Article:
Released 2023. Director: M. Night Shyamalan
WOULD YOU LET A LOVED ONE (OR YOURSELF) BE KILLED if it meant saving the lives of many others? What if I told you the death of one could save the entire world? One life for eight billion. Someone’s idea of a cosmic joke?
Humanity’s salvation is now an impossible choice facing Eric, Andrew and their young daughter Wen. A family trip to the woods turns nasty with the arrival of four strangers wielding crudely assembled weapons, forcing them to choose which of the three to be sacrificed in order to stop an apocalypse. No rational person would believe their nonsense.
Based on the novel Cabin at the End of the World by Paul Tremblay, this is a reasonably suspenseful and intriguing mystery thriller, exactly the kind of movie you’d expect from M. Night Shyamalan. The mood is consistently tense, in large parts a result of the interactions between characters caught up in distrust and fear in a drawn-out home invasion.
Dave Bautista plays the leader of the intruders, a guy named Leonard who says he’s a schoolteacher. His hulking physique alone is sufficient to intimidate anyone into submission, but the actor never once raises his voice and is careful to show that despite his psychotic demands, the bespectacled and soft-spoken Leonard is a gentle giant who likes children. Makes you doubly unsure if he’s insane, zealous or actually benevolent.
Leonard’s associates, as he calls them, are played by Nikki Amuka-Bird, Abby Quinn and Rupert Quinn. They are equally fervent in their cause, if not more so, and are conflicted, seething and at times apologetic. They don’t want to hurt you, but all the same they want one of you to die.
Jonathan Groff and Ben Aldridge play the couple whose family holiday turns into a nightmare. When talking sense with the intruders fails and one of them is concussed from the struggle, their survival instincts push them to fight for their lives, the world be damned. While their eight-year-old child Wen, played by first-timer Kristen Cui, may not grasp the absurdist horror unfolding around her, she gives a couple of the intruders the opportunity to show their “normal” and caring side, and let the audience know that they may not be complete monsters after all.
Meanwhile, TV news is reporting massive deaths resulting from widespread earthquakes and tsunamis. The end of the world has begun and the family has a choice to make, fast. Hang on a minute, as Eric and Andrew argue, there’s no logic to what the intruders are saying. How could the brutal slaying of one person in isolation have any immediate bearing on what’s happening around the world?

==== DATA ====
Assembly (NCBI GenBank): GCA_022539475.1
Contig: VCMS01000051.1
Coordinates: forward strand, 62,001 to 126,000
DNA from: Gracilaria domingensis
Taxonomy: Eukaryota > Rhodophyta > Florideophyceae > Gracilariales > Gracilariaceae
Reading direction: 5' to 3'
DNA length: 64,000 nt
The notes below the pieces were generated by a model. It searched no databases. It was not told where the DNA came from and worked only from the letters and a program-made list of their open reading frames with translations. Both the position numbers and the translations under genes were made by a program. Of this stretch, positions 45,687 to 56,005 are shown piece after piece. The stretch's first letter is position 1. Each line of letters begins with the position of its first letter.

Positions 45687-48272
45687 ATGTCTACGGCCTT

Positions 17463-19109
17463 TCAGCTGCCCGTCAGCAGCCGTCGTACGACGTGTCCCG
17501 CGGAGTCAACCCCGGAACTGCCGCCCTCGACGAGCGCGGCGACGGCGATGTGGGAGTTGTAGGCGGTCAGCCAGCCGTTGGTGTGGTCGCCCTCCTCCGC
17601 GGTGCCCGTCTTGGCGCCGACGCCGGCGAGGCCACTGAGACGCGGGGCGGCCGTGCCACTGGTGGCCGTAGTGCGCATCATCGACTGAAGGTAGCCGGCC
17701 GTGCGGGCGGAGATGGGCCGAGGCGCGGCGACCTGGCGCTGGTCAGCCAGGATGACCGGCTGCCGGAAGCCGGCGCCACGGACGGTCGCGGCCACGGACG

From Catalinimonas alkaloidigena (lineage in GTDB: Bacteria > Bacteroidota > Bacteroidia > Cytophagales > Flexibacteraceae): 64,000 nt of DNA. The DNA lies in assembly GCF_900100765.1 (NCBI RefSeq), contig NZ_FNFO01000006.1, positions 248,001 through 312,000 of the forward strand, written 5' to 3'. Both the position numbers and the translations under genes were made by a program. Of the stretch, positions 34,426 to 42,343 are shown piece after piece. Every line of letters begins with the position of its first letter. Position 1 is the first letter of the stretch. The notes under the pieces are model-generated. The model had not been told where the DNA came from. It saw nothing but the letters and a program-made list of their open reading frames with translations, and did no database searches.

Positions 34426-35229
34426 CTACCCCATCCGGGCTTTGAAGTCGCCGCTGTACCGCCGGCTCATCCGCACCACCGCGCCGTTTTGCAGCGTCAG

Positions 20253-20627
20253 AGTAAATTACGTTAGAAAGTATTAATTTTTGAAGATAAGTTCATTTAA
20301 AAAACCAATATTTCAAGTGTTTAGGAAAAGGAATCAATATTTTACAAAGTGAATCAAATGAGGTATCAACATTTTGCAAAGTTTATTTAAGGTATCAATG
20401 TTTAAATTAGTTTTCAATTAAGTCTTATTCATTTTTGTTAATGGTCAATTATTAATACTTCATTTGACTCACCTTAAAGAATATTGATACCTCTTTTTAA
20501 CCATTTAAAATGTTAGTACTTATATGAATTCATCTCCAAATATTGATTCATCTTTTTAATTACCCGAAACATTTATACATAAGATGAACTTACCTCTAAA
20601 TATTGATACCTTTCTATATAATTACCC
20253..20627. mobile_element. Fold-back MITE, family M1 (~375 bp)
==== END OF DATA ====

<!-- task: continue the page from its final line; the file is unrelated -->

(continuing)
As long as the family refuses to sacrifice one of their own, the intruders will kill one of theirs instead when a new plague is unleashed. Those are the rules. The agonizing situation stretches on as disasters continue spreading globally. A viral outbreak kills scores of children, planes start to fall from the sky, lightning storms spark fires, people die, panic everywhere. And all it takes to put the brakes on doomsday is, apparently, for one person to do something.
Credit to Shyamalan for keeping the anxiety churning despite interrupting the momentum with a few flashbacks. The sense of mystery never dilutes and suspense is kept on an even keel. The intermittent flashbacks tell us more about how Eric and Andrew endured prejudice and violence because of their relationship, and how they adopted Wen, vignettes that serve to deepen our sympathy for the besieged family. Crucially, we’re never shown any backstory of the assailants, besides what little is gleaned by Andrew when he succeeds in breaking free. Eric likening them to the four horsemen of the apocalypse in the Bible is a sign that he is ready to give in to the demand, and to suggest they are more than four fanatics but messengers from some higher power.
Normally I’m not a fan of gratuitous violence. In the case of Knock at the Cabin, the restraint works against the movie. Every act of brutality – when the intruders are executed in sequence – occurs just off the frame when the grisly sights would have intensified the horror and desperation experienced by the hostages. In other words, we should’ve seen more blood.
The movie ends a different way from the book. Depends on how you look at it, you could say the movie has a happy ending, or not. There’s no point trying to parse any logic to the proceeding other than to take it as an allegory of how individual action can have far-reaching consequences.
Personal sacrifices, at times painful and unreasonable, is necessary to help achieve a greater good. Put in the context of what we’re facing today, the idea relates to a variety of scenarios including climate change, environmental protection, isolation and vaccination in the pandemic we’ve recently survived. The world has not ended in the COVID plague, thanks in part to sacrifices big and small from you, from me, and every other individual. That’s not what the movie’s about, but that’s what it makes me think of.
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